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Ohio, often referred to as the birthplace of aviation, has battled with North Carolina over that distinction for many years. But for pioneering aviator Lonnie Carmon, it appears that he will forever stand as the first African-American to fly in Central Ohio in an aircraft he built from scratch.

According to accounts from Carmon’s family and several historical societies, Carmon’s historic flight took place in 1926. What makes Carmon’s achievement all the more impressive is that he built his plane using piles of material he obtained from his recycling business.

A so-called “junk man,” people handed over their unwanted goods to Carmon who refurbished and resold them at his Columbus home. As told by his granddaughter Yvette Davis, Carmon came across a motorcycle engine and began crafting his plane around it. Without any prior training or blueprints, the naturally gifted Carmon built a fully functional aircraft.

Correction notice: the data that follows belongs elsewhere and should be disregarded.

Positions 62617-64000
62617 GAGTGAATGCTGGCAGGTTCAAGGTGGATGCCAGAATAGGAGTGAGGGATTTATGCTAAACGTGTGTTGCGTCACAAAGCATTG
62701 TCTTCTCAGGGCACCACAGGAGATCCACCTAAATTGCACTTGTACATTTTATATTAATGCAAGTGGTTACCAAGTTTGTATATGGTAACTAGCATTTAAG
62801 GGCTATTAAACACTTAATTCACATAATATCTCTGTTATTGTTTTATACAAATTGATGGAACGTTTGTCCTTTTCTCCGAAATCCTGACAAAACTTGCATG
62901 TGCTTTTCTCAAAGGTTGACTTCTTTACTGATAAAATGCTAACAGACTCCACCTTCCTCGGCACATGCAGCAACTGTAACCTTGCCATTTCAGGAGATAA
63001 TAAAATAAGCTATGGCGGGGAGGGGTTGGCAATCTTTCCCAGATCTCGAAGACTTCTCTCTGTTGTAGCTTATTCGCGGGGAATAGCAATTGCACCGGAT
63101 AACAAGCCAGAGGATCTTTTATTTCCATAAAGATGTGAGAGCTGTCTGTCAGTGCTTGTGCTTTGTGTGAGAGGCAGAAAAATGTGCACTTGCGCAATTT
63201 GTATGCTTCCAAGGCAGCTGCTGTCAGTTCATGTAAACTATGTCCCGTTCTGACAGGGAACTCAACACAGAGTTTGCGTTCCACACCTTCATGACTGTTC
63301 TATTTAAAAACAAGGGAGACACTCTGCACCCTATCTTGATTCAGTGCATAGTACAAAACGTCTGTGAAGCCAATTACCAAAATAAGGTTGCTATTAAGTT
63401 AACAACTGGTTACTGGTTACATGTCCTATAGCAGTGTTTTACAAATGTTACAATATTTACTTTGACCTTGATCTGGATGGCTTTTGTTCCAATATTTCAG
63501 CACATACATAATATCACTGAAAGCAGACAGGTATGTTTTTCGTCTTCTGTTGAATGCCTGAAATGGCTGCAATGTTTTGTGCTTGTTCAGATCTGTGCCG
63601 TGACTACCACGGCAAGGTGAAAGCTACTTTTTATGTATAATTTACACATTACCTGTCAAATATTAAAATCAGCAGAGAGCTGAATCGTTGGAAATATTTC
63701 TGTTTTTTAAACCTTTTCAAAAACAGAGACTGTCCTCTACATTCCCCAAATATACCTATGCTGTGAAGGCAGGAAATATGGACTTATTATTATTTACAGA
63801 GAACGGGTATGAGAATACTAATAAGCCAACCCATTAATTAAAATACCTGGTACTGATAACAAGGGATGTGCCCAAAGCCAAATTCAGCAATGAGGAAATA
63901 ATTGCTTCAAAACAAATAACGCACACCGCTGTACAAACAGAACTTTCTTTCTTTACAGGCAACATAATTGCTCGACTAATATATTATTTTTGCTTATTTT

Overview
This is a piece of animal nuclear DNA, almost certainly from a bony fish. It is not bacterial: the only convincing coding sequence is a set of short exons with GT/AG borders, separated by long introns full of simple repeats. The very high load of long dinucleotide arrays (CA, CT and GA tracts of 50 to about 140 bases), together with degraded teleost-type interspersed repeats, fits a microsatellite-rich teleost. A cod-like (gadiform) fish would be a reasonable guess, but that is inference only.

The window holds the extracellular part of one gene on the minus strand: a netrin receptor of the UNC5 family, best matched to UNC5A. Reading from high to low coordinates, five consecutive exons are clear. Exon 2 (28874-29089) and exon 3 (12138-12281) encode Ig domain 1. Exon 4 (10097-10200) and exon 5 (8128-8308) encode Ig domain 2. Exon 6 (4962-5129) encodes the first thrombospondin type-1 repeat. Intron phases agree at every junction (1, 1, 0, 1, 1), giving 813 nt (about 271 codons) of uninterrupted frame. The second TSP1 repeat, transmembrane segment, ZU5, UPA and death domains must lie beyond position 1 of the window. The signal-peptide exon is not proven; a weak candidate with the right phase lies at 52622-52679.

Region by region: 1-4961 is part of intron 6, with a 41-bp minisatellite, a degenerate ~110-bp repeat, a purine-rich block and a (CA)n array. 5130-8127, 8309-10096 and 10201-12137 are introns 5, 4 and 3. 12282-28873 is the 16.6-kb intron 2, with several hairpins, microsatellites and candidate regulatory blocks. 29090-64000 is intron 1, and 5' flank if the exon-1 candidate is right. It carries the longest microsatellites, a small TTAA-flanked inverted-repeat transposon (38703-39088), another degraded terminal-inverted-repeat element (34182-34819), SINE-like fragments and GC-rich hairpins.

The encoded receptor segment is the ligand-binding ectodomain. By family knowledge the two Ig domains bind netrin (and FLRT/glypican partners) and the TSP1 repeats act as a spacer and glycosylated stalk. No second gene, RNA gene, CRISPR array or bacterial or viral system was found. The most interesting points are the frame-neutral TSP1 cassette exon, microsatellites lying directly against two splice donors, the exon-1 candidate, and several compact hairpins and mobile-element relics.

Carmon stored his plane at a farm in the nearby Black community of Urbancrest, south of Columbus. Every weekend, he would take his plane out and fly over his town which thrilled his the residents and his family. Eventually, Carmon was able to purchase a single engine Piper Club aircraft.

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